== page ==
4. Demonstrating the Value of Multimodal Transportation (in a range of contexts)
    • People do not value multimodal transportation systems, in both rural and urban regions, and all of the related benefits.
    • It is difficult to evaluate multimodal transportation and its benefits.
    • Very common to have conflicts between State DOT and local project sponsor, especially when road in question is a State route but very important locally.
    • Current scorekeeping practices do not recognize economics/pedestrian/health benefits of livability projects.
    • It can be hard to implement many multimodal solutions in the existing right-of-ways.
  5. Cost/benefit Analyses to Quantify the Benefits Related to Larger Community Goals
    • With the cost of building the roadways, many communities are looking at short-term costs rather than long-term benefits.
    • Economic benefits do not officially count in transportation decisionmaking. Most investments do not require cost benefits analysis.
    • Sustainability measures and solutions are not included in transportation analyses.
  6. Other Challenges

    Design standards, manuals, and technical concerns:

    • Real/perceived conflicts with design standards that engineers need to follow.
    • Engineers tend to stick with the most conservative option even within flexible standards.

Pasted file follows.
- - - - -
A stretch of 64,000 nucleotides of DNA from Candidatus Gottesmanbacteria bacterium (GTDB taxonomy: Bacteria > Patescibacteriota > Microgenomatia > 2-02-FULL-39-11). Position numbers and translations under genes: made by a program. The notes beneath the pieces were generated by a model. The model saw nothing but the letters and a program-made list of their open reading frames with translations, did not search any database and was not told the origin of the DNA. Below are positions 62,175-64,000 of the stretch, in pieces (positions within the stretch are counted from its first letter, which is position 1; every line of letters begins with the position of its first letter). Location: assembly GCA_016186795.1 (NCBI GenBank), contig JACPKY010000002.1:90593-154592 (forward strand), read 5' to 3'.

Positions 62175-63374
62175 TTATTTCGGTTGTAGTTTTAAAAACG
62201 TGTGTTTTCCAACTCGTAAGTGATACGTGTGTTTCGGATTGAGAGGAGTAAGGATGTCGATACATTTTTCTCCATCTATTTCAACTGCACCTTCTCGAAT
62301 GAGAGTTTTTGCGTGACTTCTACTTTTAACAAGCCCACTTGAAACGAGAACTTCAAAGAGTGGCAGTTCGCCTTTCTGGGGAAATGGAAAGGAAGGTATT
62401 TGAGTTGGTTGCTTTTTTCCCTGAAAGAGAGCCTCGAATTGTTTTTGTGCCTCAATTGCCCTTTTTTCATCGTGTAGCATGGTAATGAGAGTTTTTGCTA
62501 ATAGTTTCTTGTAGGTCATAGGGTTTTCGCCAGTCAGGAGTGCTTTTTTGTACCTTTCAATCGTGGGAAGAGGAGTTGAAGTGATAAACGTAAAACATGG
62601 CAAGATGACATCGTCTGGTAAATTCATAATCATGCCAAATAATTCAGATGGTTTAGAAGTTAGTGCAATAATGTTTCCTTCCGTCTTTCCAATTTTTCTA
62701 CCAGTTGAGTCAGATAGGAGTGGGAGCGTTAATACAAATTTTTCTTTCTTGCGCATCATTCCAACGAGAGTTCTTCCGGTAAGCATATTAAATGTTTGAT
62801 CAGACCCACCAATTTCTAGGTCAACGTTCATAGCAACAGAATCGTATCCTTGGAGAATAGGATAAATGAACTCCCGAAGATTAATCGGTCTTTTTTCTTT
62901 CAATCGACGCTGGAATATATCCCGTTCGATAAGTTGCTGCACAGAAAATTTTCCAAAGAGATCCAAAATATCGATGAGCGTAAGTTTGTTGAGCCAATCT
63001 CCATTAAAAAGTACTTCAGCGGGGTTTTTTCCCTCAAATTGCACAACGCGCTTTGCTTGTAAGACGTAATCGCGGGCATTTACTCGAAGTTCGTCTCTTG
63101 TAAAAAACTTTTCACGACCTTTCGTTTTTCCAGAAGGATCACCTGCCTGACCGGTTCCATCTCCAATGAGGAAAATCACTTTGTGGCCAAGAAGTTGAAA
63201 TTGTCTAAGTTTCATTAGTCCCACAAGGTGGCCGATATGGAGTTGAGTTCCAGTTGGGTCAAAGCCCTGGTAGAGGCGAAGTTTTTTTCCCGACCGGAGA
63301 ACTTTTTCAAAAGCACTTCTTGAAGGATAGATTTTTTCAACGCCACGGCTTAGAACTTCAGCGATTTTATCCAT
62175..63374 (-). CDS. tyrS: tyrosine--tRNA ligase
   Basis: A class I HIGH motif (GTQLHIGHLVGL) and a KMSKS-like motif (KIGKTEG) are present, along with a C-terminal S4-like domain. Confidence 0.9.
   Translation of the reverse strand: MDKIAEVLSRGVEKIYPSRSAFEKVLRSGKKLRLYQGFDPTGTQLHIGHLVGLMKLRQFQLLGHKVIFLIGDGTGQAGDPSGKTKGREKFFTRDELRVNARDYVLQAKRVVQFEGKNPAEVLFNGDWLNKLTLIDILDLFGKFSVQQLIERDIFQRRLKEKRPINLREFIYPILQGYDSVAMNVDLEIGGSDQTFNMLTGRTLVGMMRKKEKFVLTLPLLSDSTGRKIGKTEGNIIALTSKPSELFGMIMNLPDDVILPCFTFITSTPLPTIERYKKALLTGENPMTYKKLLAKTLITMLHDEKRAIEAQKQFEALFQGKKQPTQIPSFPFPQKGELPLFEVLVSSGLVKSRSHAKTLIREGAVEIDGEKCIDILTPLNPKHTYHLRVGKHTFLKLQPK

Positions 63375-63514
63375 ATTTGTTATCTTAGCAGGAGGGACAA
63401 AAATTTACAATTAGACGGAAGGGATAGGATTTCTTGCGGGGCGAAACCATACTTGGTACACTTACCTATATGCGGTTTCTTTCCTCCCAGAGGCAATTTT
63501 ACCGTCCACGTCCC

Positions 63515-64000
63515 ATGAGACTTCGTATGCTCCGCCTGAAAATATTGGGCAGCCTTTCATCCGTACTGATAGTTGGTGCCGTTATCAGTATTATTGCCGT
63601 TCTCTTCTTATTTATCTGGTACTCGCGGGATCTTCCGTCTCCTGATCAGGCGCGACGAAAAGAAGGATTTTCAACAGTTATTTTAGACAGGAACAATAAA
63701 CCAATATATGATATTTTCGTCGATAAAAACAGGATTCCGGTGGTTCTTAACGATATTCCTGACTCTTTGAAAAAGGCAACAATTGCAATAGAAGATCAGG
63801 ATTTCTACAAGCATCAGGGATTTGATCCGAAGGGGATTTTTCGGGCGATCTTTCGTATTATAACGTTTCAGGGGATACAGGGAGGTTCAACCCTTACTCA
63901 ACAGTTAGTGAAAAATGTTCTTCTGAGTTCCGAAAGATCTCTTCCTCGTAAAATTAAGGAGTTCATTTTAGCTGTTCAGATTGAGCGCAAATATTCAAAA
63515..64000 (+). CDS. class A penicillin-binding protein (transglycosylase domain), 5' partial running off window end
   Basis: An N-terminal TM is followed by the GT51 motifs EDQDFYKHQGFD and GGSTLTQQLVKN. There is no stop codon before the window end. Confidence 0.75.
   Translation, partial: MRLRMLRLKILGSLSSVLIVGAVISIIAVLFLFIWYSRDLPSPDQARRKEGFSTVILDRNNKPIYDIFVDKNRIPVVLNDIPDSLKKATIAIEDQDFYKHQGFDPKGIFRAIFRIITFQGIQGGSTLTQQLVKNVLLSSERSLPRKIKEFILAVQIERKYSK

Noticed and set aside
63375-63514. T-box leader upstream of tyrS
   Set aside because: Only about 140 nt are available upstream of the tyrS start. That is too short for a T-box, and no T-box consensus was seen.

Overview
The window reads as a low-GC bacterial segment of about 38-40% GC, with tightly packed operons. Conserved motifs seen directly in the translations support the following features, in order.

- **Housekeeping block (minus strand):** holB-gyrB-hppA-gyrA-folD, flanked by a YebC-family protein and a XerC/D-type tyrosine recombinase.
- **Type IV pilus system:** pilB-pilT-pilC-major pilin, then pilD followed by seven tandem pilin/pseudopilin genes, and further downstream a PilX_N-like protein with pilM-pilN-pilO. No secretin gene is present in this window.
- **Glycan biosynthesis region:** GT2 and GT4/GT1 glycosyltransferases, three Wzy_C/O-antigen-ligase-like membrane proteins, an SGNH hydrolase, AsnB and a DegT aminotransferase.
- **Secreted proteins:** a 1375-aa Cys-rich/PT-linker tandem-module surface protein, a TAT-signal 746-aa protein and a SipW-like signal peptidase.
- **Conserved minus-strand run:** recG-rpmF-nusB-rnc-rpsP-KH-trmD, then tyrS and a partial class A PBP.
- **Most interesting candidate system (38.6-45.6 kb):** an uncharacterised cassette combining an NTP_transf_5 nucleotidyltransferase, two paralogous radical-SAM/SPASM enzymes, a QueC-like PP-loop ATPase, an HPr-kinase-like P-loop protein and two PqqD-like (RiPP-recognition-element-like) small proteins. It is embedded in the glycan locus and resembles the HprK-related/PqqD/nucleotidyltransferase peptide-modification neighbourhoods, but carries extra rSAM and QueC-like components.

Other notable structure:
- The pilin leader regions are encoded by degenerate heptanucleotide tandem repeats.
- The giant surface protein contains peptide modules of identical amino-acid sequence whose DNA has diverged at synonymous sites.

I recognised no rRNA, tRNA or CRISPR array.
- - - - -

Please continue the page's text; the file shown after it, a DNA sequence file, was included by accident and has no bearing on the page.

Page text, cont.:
• Standards do not differentiate enough between different types of community contexts.
    • Safety is still limited to automobile measures.
    • Planners and engineers are always designing for more growth in 2030, but that is a value judgment and an assumption that may not be true.
    • The goals for highway and transportation officials may not match what the communities and residents want. Many visions for community design in places are controlled by transportation engineers and they do not necessarily have the attitude that we are looking for.
    • Current curriculum for traffic engineers in colleges does not include courses on traffic design and courses on how traffic affects businesses.


    • The environmental scale of the decisions may be different from the transportation scale of decisionmaking.
    • Hard to know how to reconfigure a mile grid structure to a smaller scale, are the tools missing?

    The impacts of changing demographics: Designing and collaborating across sectors for an aging population is not well accounted for.

    Sprawl is still a viable choice: Opportunity to sprawl out in these communities still exists.

A summary of the solutions that participants mentioned are listed below. As many of these solutions are broadly applicable to a variety of challenges, they are not grouped into discrete categories.